A federal jury in Las Vegas convicted two reputed Buffalo mafia figures May 21 of extortion. Stephen Cino and Robert Panaro, Sr., conspired to extort Herbert “Fat Herbie” Blitzstein, a once-powerful mob loan shark. Prosecutors claimed the extortion was part of scam to take over Blitzstein’s loan-sharking and insurance-fraud operations. Blitzstein was the right-hand man of Anthony “Tony the Ant” Spilotro, who was the subject of the movie Casino. Blitzstein was fatally shot in Jan. 1997. Prosecutors believe that Cino and Panaro’s extortion at least led to Blitzstein’s shooting.
Reportedly, Cino and Panaro were prominent members of a group of Buffalo mafia figures who moved to Las Vegas. Both have been in Las Vegas for at least a decade. In 1996, Panaro was one of seventeen bosses ousted from LIUNA Local 210 for allegedly associating with organized crime figures, as part of LIUNA’s “internal reform effort.” When he was indicted in 1997 on the Las Vegas extortion charges, authorities said Panaro was still part of the Buffalo crime family, and that he was then running an auto dealership known as Good Fellows. [Buffalo News 5/23/99]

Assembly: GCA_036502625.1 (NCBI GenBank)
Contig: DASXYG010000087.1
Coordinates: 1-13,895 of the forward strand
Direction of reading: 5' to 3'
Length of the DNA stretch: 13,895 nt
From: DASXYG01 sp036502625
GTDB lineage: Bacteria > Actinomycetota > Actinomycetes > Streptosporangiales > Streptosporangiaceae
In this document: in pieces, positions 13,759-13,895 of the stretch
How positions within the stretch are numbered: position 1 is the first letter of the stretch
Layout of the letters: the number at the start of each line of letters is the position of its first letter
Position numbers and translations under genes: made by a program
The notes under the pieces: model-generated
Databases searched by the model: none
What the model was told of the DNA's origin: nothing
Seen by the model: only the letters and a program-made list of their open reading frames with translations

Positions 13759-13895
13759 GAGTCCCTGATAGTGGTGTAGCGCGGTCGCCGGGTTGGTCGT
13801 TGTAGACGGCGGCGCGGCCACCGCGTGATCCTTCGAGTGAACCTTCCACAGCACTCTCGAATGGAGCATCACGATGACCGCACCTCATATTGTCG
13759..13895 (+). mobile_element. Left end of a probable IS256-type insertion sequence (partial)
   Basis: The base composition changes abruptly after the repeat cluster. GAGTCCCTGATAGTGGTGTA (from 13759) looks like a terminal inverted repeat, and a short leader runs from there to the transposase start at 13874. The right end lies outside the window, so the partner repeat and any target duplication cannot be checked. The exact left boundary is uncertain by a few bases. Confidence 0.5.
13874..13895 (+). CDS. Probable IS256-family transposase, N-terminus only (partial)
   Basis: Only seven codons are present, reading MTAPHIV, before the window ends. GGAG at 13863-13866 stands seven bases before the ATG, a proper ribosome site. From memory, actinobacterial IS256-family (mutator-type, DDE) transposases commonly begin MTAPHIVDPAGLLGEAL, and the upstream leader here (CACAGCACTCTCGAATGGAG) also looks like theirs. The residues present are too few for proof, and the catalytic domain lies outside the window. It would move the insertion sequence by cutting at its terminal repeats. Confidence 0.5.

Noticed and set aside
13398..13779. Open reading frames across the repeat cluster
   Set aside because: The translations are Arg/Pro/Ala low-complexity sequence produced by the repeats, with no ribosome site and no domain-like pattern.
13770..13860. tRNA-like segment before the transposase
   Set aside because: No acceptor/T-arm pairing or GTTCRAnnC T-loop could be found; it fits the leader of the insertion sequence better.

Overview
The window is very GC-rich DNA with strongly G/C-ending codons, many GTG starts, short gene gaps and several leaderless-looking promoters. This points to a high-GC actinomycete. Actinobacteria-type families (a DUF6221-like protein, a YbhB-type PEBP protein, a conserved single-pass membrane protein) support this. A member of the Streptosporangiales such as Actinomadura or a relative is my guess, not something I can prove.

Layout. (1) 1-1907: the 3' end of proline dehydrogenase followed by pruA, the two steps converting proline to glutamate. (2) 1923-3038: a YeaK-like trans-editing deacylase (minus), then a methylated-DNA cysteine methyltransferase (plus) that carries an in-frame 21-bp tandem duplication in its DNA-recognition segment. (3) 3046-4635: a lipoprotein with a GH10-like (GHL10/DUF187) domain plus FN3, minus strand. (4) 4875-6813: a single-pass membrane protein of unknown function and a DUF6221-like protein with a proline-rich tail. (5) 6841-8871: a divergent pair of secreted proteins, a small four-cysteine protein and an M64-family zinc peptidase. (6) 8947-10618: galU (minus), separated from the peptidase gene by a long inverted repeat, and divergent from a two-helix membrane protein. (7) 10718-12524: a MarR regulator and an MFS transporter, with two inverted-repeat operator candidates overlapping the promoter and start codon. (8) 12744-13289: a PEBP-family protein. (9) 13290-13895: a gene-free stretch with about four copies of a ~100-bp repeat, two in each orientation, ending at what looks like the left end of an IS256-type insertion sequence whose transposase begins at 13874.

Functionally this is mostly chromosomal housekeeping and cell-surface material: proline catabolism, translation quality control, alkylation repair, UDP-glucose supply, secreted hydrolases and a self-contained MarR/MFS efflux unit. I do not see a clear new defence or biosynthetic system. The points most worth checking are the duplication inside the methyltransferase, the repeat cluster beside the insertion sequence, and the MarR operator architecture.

Being booted from a union and being convicted of crime are not equal punishments; thus, Panaro is another example of the failure of LIUNA’s “internal reform effort.” Had the Dep’t of Justice, instead of LIUNA, been “cleaning up” Local 210 in 1996, there is a far better chance that Panaro’s illegal and questionable activities would have been stopped by conviction sooner.